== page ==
Larryl Hickernell

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Photography and Human Vision: Not the most Perfect Combination.

15So many people believe that photographs capture things that they swear weren’t there when they took the picture. In some cases, such as infrared, thermal or wide spectrum photography, that could be true. But if you’re using any type of digital camera, this couldn’t be further from the truth. “Most current digital cameras have 5-20 megapixels, which is often cited as falling far short of our own visual system. This is based on the fact that at 20/20 vision, the human eye is able to resolve the equivalent of a 52 megapixel camera (assuming a 60° angle of view).”1

That statement assumes our eye processes everything we see equally, but it doesn’t. “Only our central vision is 20/20, so we never actually resolve that much detail in a single glance. Away from the center, our visual ability decreases dramatically, such that by just 20° off-center our eyes resolve only one-tenth as much detail. At the periphery, we only detect large-scale contrast and minimal color: “2…/…/camera-eye_detail1c.jpg
Qualitative representation of visual detail using a single glance of the eyes.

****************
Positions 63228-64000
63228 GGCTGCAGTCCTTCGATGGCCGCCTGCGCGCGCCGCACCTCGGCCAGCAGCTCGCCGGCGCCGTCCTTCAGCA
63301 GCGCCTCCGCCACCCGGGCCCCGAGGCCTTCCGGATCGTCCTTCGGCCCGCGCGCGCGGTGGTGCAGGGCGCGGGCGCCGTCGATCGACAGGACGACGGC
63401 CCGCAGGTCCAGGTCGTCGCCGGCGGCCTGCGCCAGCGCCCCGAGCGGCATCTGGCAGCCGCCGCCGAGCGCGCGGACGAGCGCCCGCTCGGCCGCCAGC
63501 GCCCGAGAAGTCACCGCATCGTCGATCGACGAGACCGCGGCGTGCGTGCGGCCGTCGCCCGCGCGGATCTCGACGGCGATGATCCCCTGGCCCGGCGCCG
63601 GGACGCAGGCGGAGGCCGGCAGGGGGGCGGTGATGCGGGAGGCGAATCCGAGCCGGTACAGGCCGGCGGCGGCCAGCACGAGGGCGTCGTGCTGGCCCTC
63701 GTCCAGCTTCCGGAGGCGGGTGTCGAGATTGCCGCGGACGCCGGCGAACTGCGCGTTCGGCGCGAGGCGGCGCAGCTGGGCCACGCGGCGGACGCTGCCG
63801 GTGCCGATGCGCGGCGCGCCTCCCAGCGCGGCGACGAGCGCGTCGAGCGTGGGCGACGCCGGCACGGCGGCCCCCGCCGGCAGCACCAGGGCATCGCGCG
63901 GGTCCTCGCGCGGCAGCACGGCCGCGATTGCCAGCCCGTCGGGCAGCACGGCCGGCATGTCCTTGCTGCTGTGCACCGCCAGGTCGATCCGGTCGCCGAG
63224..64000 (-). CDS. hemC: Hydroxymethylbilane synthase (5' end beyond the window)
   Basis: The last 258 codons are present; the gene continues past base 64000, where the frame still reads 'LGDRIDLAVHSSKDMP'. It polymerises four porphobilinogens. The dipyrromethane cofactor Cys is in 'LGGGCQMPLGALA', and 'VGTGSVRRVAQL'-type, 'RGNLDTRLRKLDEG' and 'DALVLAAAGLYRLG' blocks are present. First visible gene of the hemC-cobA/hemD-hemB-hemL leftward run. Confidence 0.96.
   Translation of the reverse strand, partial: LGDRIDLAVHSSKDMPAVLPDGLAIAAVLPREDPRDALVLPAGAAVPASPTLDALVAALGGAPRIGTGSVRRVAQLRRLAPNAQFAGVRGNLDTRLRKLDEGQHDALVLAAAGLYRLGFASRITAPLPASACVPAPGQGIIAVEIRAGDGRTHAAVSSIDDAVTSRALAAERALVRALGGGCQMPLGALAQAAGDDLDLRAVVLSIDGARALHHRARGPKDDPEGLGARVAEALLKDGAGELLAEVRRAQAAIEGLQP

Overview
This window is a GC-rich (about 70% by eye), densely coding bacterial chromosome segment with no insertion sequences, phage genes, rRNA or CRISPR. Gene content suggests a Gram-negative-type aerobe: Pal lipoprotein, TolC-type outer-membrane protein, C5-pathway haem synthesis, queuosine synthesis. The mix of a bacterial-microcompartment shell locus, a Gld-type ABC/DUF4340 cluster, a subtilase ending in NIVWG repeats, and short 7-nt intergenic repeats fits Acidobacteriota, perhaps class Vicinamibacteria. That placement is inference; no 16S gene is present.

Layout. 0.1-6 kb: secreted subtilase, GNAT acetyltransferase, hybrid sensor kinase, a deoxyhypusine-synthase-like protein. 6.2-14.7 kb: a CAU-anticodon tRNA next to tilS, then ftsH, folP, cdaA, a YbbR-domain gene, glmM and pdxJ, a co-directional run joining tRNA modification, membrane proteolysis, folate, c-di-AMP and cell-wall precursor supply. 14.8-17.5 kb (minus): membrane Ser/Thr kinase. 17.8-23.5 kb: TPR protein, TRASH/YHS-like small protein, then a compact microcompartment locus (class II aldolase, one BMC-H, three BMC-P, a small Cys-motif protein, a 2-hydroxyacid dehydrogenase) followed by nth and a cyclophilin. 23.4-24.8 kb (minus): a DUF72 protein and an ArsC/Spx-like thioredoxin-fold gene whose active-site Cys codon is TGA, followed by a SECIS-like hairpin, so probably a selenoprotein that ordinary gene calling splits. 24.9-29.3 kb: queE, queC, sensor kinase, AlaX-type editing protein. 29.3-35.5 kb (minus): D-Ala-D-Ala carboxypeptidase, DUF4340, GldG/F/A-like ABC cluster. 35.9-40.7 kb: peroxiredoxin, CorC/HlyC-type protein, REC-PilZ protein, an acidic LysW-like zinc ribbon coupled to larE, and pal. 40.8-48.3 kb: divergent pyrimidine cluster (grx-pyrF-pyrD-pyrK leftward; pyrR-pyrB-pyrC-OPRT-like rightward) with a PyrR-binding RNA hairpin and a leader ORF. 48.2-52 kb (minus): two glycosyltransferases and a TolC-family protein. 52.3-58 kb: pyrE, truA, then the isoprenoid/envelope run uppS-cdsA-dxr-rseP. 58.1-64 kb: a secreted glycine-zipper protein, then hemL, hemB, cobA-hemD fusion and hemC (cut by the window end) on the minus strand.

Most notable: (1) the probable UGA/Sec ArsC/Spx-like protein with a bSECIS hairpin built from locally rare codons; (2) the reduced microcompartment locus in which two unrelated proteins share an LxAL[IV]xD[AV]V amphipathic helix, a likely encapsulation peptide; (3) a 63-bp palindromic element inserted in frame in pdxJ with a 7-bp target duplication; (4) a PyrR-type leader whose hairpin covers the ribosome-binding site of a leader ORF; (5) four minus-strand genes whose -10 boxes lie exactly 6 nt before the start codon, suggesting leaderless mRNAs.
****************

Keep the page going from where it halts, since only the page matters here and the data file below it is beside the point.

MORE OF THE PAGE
To illustrate this, look at the diagram below. You can see that at the very center of our vision there is only an approximately 2 degree field where our vision is the sharpest. Outside of that area the image we see begins to blur to a point where we’re only able to detect changes in movement and brightness. This explains why many of us claim to see something out of the “corner of our eye.” Also, don’t forget that we all have blind spots in our vision and “floaters” which we could construe as a dark shadow in our field of vision. (Read more about floaters here:…/uplo16ads/2013/…/visualfield1.gif 3

Let’s also assume that our eyes are perfect organs to interpret our surroundings. I’d wager that there isn’t one of you that has not been fooled by some optical illusion. So what do we say about a photograph, which is already less accurate that our own vision, that we believe shows something out of the ordinary. This is one of the reasons we investigate so deeply into photographic “evidence” of the paranormal. The photographic image and the human eye are imperfect tools and as such, need to have supporting investigation done to confirm or debunk any claims of capturing paranormal events.

1 Cicala, Roger, “The Camera Versus the Human Eye,” November 17, 2012, PetaPixel,…/…/17/the-camera-versus-the-human-eye/
2 “Cameras vs. the Human Eye,” Cambridge in Color, 2015,…/cameras-vs-human-eye.htm
3 “Camera vs. the Human Eye,” David C, VSP Blog, June 28, 2013,